North-south tram line by 2030 under new council plan

An ambitious decade-long transport plan for Edinburgh - designed to fight climate change, air pollution, congestion and inequality in the city – has been unveiled by council chiefs.
Edinburgh Tram Depot, GogarEdinburgh Tram Depot, Gogar
Edinburgh Tram Depot, Gogar

The council’s City Mobility Plan, due to be presented at a meeting of the transport committee on Friday February 19, includes plans for a north-south tram line to be operational by 2030, a review of the city’s bus network by 2023, new consolidating governance arrangements for the city’s transport operators, and creating a network of vehicle-free streets in Old Town.

Although the council has been trying to keep air pollution down through Air Quality Management Areas (AQMAs), several of these - the city centre, St John’s Road, Great Junction Street, Glasgow Road (Newbridge) and Inverleith Row - exceeded targeted nitrogen dioxide levels.

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Breathing air containing a high concentration of nitrogen dioxide can lead to respiratory problems, and contribute to the development of asthma in children who live in high-pollution neighbourhoods.

Electric charging pointsElectric charging points
Electric charging points

Another pollutant - fine particulate matter - is associated with around 200 attributable deaths in Edinburgh and around 22,500 lost life years across the Scottish population.

With an estimated 40 per cent of capital residents unable to afford a car, the council is also aiming to tackle inequality in Edinburgh by extending the tram network into the west of the city, creating a north-south tram line by 2030 and completing a review of the city’s bus network by 2023.

The SNP convener of the council’s transport committee, Leslie Macinnes, says Edinburgh residents spend £1bn a year in transport - or £360 per month per household.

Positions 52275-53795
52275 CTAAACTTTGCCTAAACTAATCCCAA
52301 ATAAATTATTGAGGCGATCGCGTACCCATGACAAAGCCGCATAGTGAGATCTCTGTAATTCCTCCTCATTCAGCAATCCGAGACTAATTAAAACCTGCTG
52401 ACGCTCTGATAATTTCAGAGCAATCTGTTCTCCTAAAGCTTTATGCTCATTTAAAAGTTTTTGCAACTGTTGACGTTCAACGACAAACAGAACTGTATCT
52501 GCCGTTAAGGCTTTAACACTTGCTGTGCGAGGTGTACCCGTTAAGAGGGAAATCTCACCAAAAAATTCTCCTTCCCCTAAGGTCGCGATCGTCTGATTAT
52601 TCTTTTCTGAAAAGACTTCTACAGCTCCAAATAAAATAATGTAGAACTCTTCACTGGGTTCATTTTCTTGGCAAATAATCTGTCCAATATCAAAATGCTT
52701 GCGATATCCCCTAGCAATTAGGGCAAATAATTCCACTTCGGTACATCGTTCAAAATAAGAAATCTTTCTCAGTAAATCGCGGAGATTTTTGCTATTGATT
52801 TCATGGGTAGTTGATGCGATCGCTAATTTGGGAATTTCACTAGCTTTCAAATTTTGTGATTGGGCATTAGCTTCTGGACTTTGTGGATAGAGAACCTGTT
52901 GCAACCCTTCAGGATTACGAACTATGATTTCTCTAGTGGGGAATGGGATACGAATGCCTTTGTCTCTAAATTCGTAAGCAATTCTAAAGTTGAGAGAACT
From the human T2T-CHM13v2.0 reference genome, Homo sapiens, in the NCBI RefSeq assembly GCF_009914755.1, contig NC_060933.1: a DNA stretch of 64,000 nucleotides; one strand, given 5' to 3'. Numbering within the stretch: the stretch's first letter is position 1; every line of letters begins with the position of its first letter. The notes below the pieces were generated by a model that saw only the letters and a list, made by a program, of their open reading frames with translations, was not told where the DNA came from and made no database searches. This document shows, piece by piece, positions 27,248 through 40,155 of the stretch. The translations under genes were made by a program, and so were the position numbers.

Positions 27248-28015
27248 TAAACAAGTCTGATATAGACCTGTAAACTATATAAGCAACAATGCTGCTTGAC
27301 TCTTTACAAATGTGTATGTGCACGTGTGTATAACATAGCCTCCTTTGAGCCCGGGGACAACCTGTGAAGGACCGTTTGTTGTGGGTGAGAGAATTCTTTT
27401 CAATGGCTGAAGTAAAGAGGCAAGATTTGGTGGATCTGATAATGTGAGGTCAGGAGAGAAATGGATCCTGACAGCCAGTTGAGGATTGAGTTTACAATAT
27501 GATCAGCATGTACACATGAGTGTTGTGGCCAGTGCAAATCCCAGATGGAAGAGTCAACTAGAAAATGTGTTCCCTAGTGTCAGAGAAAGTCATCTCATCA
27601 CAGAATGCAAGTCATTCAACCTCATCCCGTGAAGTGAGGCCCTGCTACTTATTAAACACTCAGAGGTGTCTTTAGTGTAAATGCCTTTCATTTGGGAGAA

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The Liberton and Gilmerton councillor said: “Congestion costs the average driver in Edinburgh £795 a year extra, because of sitting in traffic - what is the cost to business as well?

'It's not about hating cars' - Lesley Macinnes'It's not about hating cars' - Lesley Macinnes
'It's not about hating cars' - Lesley Macinnes

“If you start to look in those terms - like the £80 a week the average Edinburgh family spends on transport a week - transport costs the city, the people who live in it, the people who work in it, the businesses, the council as well.

“Transport costs the city £1bn a year. It will be £1.3bn by the end of this decade.

“These are the things that I think can make people understand clearly why we’re trying to make some changes, and not just accept the status quo.

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“So along with our population growth, those are kinds of facts and figures that will make people stop and think.”

By 2023, the council also aims to have completed: a safety review of major junctions; a review of school travel plans; a consultation on further 20mph zones; the installation of 132 electric vehicle charging bays; a consultation on a workplace parking levy; and the final completion of the Roseburn to Union Canal active travel route and City Centre West to East Link.

City Centre councillor, and Labour vice convener of the transport committee, Karen Doran said: “The bottom line is giving people choices, and actually sharing the space, and making it more sustainable for everyone.

“It’s obvious a lot of people don’t like change - there’s no doubt about that - but this document has been worked on and discussed for a long time, it’s not like it’s suddenly appearing on people’s doorsteps.

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“It’s been talked about so much for so long, this has been brought forward to give people choices - how do you want to live on your street? What kind of air do you want to breathe?

“If we don’t help bring about these changes then what job are doing? The whole point of sustainability is how people live their lives, how they have choices and how they share the space.

“It’s not about hating cars - it’s about choices and how we share the space.”

Councillor Macinnes added: “It boils down to: reducing congestion, improving the health of the city, giving people options to travel more sustainably, and reducing the impact of transport on people’s lives.

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“By that, we’re talking congestion, air pollution, and general health.

“Inevitably there’s a regionalisation aspect to all of this - we’ve got too many cars coming in from outside. We have masses of commuting under normal circumstances.

“What that does - first of all it produces enormous congestion, and air pollution problems, but it also causes delays in public transport and all sorts of issues around parking in residential areas.

“Those are the sort of quality of life issues that we have in our communities.”

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